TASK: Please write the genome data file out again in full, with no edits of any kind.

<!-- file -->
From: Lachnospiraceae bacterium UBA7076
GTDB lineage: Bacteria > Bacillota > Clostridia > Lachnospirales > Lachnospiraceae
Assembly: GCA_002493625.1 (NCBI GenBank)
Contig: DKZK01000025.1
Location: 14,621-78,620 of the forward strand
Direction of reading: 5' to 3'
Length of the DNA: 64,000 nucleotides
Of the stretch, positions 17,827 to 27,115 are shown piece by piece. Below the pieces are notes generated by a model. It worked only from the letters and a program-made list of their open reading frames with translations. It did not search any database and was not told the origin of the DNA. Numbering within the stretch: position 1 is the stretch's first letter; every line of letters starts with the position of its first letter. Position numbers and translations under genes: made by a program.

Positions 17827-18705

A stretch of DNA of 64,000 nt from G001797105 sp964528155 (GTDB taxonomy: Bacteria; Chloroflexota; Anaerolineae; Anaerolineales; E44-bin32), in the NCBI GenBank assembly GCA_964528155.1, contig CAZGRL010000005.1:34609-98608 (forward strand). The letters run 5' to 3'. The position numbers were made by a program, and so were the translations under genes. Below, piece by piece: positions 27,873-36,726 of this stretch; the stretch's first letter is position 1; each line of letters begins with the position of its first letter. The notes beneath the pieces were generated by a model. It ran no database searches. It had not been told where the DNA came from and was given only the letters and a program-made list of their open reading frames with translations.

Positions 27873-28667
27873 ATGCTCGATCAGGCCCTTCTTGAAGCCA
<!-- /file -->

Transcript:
From: Lachnospiraceae bacterium UBA7076
GTDB lineage: Bacteria > Bacillota > Clostridia > Lachnospirales > Lachnospiraceae
Assembly: GCA_002493625.1 (NCBI GenBank)
Contig: DKZK01000025.1
Location: 14,621-78,620 of the forward strand
Direction of reading: 5' to 3'
Length of the DNA: 64,000 nucleotides
Of the stretch, positions 17,827 to 27,115 are shown piece by piece. Below the pieces are notes generated by a model. It worked only from the letters and a program-made list of their open reading frames with translations. It did not search any database and was not told the origin of the DNA. Numbering within the stretch: position 1 is the stretch's first letter; every line of letters starts with the position of its first letter. Position numbers and translations under genes: made by a program.

Positions 17827-18705

A stretch of DNA of 64,000 nt from G001797105 sp964528155 (GTDB taxonomy: Bacteria; Chloroflexota; Anaerolineae; Anaerolineales; E44-bin32), in the NCBI GenBank assembly GCA_964528155.1, contig CAZGRL010000005.1:34609-98608 (forward strand). The letters run 5' to 3'. The position numbers were made by a program, and so were the translations under genes. Below, piece by piece: positions 27,873-36,726 of this stretch; the stretch's first letter is position 1; each line of letters begins with the position of its first letter. The notes beneath the pieces were generated by a model. It ran no database searches. It had not been told where the DNA came from and was given only the letters and a program-made list of their open reading frames with translations.

Positions 27873-28667
27873 ATGCTCGATCAGGCCCTTCTTGAAGCCA